What Would Nora Do?

I’m too sad to write anything today – honestly, I feel like I’ve lost a friend, I’ve got a headache from crying on and off since I first heard the news at 6 this morning – but here’s something I posted on this blog last year.

“You do get to a certain point in life where you have to realistically, I think, understand that the days are getting shorter, and you can’t put things off thinking you’ll get to them someday. If you really want to do them, you better do them. There are simply too many people getting sick, and sooner or later you will. So I’m very much a believer in knowing what it is that you love doing so you can do a great deal of it.”

Nora Ephron
Film Director, Producer, Screenwriter, Novelist

(via Swissmiss)

I made this one day when I was feeling particularly in need of inspiration:

About these ads

9 thoughts on “What Would Nora Do?

    1. I should say it was totally inspired by a WWND sticker that Diane Shipley bought me years ago. It’s on my pinboard and I look at it every day.

  1. Fabulous and oh so true! Live each day like there’s no tomorrow. That’s why we are doing the campervan thing. Because, who knows what tomorrow may bring? My Mum found out she was dying 11 days before it happened and by then she was too ill and out of it to do anything. I’d hate for that to happen to anyone else I care about… ((hugs Keris)). Have your day of sadness and then get back to living your wonderful life with your beautiful family! xxxx

  2. She’s gone far too soon but at least she knew she needed to make the most of life. I’m sure a lot of that was prompted by her diagnosis, and I guess that’s the secret upside of life-threatening illness, it does help you prioritise. (The secret upside of death being not having to worry about your hair anymore, obvs.)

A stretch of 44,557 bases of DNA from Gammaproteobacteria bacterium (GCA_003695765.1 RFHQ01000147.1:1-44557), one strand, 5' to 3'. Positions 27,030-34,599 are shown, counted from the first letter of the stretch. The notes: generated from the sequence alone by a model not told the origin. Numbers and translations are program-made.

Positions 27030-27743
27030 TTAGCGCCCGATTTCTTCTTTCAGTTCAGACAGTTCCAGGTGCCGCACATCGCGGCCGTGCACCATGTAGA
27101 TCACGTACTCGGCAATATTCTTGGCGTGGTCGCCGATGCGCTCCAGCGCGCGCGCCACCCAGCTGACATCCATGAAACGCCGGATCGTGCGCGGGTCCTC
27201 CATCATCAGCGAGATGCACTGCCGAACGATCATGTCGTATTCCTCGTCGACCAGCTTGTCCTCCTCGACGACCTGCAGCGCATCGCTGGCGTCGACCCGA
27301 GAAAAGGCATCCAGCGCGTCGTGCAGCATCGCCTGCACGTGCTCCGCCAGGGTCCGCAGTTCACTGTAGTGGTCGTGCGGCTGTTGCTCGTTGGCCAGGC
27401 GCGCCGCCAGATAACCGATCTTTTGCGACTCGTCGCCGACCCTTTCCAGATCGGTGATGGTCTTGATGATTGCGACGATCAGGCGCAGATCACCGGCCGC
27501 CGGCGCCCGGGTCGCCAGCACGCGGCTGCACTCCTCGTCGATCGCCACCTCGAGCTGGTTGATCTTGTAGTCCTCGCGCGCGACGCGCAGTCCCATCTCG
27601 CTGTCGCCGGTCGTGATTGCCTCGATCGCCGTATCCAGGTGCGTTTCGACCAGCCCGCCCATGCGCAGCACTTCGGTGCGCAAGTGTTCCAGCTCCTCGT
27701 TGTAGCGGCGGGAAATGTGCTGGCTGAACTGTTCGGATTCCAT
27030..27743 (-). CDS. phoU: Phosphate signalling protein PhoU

I went through a rollercoaster of emotion last night, I can tell you. Finding out news on Twitter is terrible, but I was too anxious to stay away. From hearing about her death at 11ish, and feeling that horrible cold prickle of shock and panic, to “finding out” that was a rumour and relaxing, to discovering she was in hospital, to finding out she’d died, took over two hours. Then I cried loads, ordered 2 of her essay collections, and finally slept, dreaming I got a video player so I could watch This Is My Life. (Which I now need to do.)

    1. Oh I wondered if you’d seen that play out. I don’t know why her publisher denied it when it was clear if she hadn’t already died, then she certainly would do soon. Seems unnecessary to give people that hope. I’m glad I missed it. Instead, it was the first thing I saw when I got up.

      I still can’t believe it though. This morning I keep thinking I’m feeling miserable for no reason and then i remember. It really is like losing a friend. I’ve been re-reading IFBAMN and her voice is just so strong.

      1. Yes, it would have been better to not say anything, really. And having read Liz Smith’s tribute, I still had my doubts she was OK, so it didn’t really help.

        I can’t believe it either. I’ve never felt as upset about a death outside of my family. I realised yesterday how much she meant to so many people, though, which helped a little. (Although another part of me was like, “She was MY imaginary friend, not yours, internet stranger!”)

        1. Ha, yes. When Hadley Freeman wrote that she was everyone’s imaginary best friend (or something), I was like… oh.

Comments are closed.